(CNN) — The dash cam of a Texas sheriff’s deputy helped identify his alleged killer who was later arrested at a business less than a mile away from the scene, authorities said.
Deputy Sandeep Dhaliwal was an observant Sikh and gained national attention after he got permission to wear a turban as part of his uniform when he joined the Harris County Sheriff’s Office. He was conducting a traffic stop Friday when he was shot in the head, Sheriff Ed Gonzalez said.
The shooter fled the scene but authorities identified him by looking at Dhaliwal’s dash cam video. They took a photo of the suspect from the dash cam and immediately got it out, Gonzalez said.
Robert Solis, 47, was arrested at a nearby business and faces capital murder charges, the sheriff’s office said. A woman who was in the vehicle with him was also taken into custody.
Authorities arrested him at an ice cream shop, where he’d been for nearly half an hour before he was taken into custody, CNN affiliate KPRC reported.
A ‘cold-blooded ambush’
Maj. Mike Lee described what started as a regular traffic stop based on the review of Dhaliwal’s dash cam.
The video shows Dhaliwal speaking with the driver with “no combat, no arguing,” Lee told CNN affiliate KTRK. The driver’s door was open at one point as the deputy and driver were talking.
Dhaliwal shut the driver’s door as the driver remained in the vehicle. As he turned to walk back to his patrol car, the driver’s side door opened and a man exited the vehicle “almost immediately running with a gun already out,” Lee said.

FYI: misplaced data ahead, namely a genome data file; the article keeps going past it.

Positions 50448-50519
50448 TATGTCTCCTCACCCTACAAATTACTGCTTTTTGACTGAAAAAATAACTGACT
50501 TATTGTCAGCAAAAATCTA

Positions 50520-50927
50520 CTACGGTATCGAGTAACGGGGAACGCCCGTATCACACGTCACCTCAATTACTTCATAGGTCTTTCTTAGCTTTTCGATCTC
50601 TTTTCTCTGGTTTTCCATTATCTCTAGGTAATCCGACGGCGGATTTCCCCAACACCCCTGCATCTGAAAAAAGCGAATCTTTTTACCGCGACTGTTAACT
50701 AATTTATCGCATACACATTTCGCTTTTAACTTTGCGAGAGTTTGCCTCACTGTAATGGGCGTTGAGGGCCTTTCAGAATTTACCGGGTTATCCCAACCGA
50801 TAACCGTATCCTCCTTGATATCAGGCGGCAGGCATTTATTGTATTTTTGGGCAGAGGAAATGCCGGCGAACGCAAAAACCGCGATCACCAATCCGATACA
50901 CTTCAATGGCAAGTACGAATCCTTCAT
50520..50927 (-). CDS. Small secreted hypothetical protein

The dash cam captured the fatal moment Dhaliwal was shot from behind in the back of the head, Lee said.
“In a cold-blooded manner, ambush style, (he) shot Deputy Dhaliwal from behind,” Gonzalez said. The weapon deputies believe was used to kill him has been recovered. “It’s the worst day, the worst nightmare for any police executive.”
The shooter returned to his vehicle and drove away. A nearby resident who was doing yard work heard the gunshots and rushed to help the deputy.
Adrian Garcia, Harris County police commissioner, said Dhaliwal was a beloved deputy.
“This guy had a heart of gold. He treated his brothers and sisters in law enforcement as if they were just brothers and sisters. He thought of them before he thought of himself. He thought of the broader community before he thought of himself,” Garcia said.
He leaves behind a legacy as a trailblazer
Dhaliwal is survived by his wife and three children.
He leaves behind a legacy as a trailblazer for the department he served for a decade. In 2015, the Harris County Sheriff’s Office made an official policy that allowed him to wear his beard and turban on duty, making him the first member of the Sikh community to join the sheriff’s office, according to KTRK.
“As a Sikh American, I felt the need to represent the Sikh community in law enforcement,” Dhaliwal said at the time. “It will give me the chance to open up the conversation.”
Prior to becoming a deputy, Dhaliwal was an entrepreneur with a trucking business. He found out that the Harris County Sheriff’s Office needed someone like him to build bridges with the Sikh community and sold his business. He took lower pay as a detention officer and worked his way up to be a deputy, Garcia said.
Dhaliwal represented the community’s diversity and inclusiveness, Houston Mayor Sylvester Turner tweeted.
“He wore the turban, he represented his community with integrity, respect and pride and he was respected by all,” Gonzalez said.
Sikhism is the world’s fifth most popular religion. It is a monotheistic faith that believes in equality and service to others.
There are 25 million Sikhs around the world and about 500,000 in the United States, according to The Sikh Coalition.